SIU Talks | The Guy Fawkes Mask and Historical Memory | Schiller International University Skip to main content Skip to footer

On June 8th, 2021,Vicki-Marie Petrick, Adjunct Professor of European History and Art History from Schiller International University’s Paris campus, walked us through a unique example of art history applied to modern times. She presented the historical evolution of the popular Guy Fawkes Mask used in many popular demonstrations, highlighting the paradox of its use in past and present times.

At SIU, we are intricately interwoven in the international landscape and are continuously involved in day-to-day occurrences both in terms of business news and the socioeconomic reality that surrounds us and how it affects our lives. We have therefore decided to launch SIU Talks. Led by renowned professionals in various sectors and by specialists in international geopolitics, these talks explore in-depth topics and provide further insight into different areas.

During this SIU Talk, Petrick explores the history of the iconic Guy Fawkes Mask, highlighting the power of memory in history and revealing how visual motifs travel through time. She shares various photographs of the mask throughout history and quotes several artists and historians.

The mask, used for protests since the early teens of this century, served earlier as a grass roots symbol of the downtrodden. The mask’s short-term history stems from a graphic novel about two self-identifying anarchists which later served as inspiration for 2005 V for Vendetta movie. The original mask originated around 1605 in London, emerging from the turmoil of Catholic and Protestant clashes.

When exploring the power of memory and image in history, she introduces the term “Site of Memory” or “Lieu de Mémoire.” She states that the Guy Fawkes Mask finds itself on the threshold between remembering and forgetting and shares that the mask has long been associated with a rhyme that begins “Remember, remember.”

Petrick also explores the role of the mask during Carnival times, investigating to what extent the act of masking in public may lead to the inversion of political order. She explains that, during Carnival times when all individuals wear masks, everyone is allowed to be a participant, creating inversions between kings and peasants for instance who are all donning the same mask. She mentions that this allows common individuals to “watch the government” instead of the other way around since all citizens are wearing masks that disguise them equally.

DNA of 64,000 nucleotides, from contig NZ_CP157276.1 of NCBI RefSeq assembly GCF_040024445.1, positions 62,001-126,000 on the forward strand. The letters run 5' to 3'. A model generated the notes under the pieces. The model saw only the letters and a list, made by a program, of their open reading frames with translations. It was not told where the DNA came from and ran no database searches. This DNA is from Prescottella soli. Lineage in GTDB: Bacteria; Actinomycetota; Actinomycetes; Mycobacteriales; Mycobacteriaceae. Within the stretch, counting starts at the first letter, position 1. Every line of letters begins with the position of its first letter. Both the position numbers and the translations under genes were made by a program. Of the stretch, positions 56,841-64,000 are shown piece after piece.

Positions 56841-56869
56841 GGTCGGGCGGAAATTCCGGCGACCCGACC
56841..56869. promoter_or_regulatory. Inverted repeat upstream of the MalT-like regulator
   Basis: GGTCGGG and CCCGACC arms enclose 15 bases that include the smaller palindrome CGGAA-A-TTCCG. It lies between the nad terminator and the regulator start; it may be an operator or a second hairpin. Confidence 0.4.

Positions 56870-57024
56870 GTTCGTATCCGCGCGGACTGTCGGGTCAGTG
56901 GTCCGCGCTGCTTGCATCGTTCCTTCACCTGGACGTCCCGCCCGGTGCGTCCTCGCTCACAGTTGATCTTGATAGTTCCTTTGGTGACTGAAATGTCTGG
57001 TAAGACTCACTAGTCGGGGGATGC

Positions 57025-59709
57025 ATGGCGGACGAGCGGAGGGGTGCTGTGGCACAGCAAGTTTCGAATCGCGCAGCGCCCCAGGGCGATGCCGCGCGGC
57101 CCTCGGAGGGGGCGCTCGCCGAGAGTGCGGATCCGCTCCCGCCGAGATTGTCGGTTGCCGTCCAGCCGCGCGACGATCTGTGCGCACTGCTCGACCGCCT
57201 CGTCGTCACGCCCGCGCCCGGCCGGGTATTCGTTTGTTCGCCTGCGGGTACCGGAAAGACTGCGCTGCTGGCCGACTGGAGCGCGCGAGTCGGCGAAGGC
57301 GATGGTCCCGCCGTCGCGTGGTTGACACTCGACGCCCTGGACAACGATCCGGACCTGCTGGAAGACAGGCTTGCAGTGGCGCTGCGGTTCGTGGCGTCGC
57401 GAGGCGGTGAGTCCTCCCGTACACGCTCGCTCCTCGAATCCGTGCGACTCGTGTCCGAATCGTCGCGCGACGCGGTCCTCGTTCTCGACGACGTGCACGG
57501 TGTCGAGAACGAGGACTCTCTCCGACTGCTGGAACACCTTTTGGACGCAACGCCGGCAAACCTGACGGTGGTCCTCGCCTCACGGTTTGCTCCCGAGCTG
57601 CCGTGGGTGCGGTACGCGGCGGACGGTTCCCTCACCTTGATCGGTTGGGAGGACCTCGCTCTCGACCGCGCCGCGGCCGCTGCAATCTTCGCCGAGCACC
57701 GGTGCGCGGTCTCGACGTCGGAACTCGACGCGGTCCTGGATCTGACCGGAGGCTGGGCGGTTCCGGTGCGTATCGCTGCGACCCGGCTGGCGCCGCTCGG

In modern times, the mask has been used for protests since the early teens of this century.

After interviewing several protestors, Petrick reveals two beneficial things it does for those who do not live in a liberal democracy. She states that it “thwarts facial recognition software so they needn’t worry about reprisals” and creates a feeling of equality among protestors. However, she also states that it can create irresponsible protesting through acting out in ways that create attention from authorities and may incite authorities to use force.

The role of masks in history and in current times varies but yet also retains many underlying significances. Throughout this SIU Talk, Petrick allows us to see why the iconic Guy Fawkes Mask continues to emerge as a powerful symbol.

Watch the full SIU Guy Fawkes Mask Talk video here

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